Ruth1957 Posted December 2013

Am I a caregiver or a housekeeper?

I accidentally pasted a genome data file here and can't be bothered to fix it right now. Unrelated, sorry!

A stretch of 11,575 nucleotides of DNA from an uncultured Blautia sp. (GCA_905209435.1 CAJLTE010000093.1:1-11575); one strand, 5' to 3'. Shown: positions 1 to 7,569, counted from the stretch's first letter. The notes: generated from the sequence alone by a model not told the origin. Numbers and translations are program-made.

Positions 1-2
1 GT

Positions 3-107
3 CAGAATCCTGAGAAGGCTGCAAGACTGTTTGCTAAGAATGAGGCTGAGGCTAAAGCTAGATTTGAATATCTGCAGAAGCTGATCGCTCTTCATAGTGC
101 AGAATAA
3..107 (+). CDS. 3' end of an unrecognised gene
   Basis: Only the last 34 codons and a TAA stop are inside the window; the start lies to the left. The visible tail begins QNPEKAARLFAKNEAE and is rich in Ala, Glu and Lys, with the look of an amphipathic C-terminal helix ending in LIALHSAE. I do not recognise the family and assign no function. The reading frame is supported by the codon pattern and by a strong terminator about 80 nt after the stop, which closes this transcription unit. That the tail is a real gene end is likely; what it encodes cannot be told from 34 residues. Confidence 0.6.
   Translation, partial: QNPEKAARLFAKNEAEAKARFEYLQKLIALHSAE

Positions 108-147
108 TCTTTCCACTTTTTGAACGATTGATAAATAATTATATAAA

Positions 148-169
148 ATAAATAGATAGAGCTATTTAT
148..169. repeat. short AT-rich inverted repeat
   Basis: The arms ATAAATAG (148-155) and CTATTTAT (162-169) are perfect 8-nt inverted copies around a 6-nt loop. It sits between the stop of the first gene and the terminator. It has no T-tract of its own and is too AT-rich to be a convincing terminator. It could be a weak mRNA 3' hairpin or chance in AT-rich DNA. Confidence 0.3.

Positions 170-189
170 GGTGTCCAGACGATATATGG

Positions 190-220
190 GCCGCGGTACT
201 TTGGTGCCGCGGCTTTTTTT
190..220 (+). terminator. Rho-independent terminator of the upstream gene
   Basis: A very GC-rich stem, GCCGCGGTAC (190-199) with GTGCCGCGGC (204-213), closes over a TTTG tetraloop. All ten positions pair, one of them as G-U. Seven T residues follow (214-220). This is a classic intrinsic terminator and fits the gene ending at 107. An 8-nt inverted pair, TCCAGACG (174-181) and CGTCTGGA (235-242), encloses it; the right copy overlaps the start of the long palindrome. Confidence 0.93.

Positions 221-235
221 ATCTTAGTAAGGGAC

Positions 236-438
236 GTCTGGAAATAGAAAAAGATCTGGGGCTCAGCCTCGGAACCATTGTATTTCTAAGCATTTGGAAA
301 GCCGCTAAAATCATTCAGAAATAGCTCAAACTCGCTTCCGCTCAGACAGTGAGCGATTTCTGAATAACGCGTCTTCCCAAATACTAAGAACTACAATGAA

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I'm sort of whining here, but I would like family input on my dilemma. I've been providing care for "Don and Ella" for several months now. Don has Vascular Dementia, and has recently suffered a full stroke and multiple mini-strokes. Ella has had a hip replacement and is recovering VERY slowly. Both are about 84. She's fiercely independent and proud. He is gentle, quiet, and a sweetheart. Both seem to love and appreciate me very much. Here's the thing; I am a CARE GIVER. From the first day, she had me doing a lot of housework, which I chalked up to her recent surgery. I work about 4 hours, twice a week. I've been doing vacuuming, dusting, floor care, bathroom cleaning, as well as cooking meals and baking. Getting the work load done in 4 hours means I'm racing. Very little time, if any, is devoted to caring for Don - which is what I specialize in. WELL- Yesterday I arrived to THE NOTE. The daughters, evidently, had decided "it was time" to have this in writing. OH MY GOSH. Clean out the refrigerator and wipe down all shelves, each shift. Vacuum every room, dust every room, all window sills, every shift. Steam clean all hard floors every shift. And the list goes on. The only caregiving on the list was to take Don for a walk once a shift. Seriously. As I said; I love them. I can only imagine what sort of conversation took place that led to a type written note. I know that I am an above-average cleaner, and I also know that's not what I signed up for. They hired me based on a referral from another care giving client's daughter. Yesterday I had brought supplies for, and planned, an activity with Don to engage him and help with dexterity. No chance to do this, as I was Holly Housekeeper all day. OH - ironing. I get to iron the pillow cases, handkerchiefs, and all clothing items including her SWEAT clothes. No joke. So, the daily task list is an entire typewritten page. I go back Friday.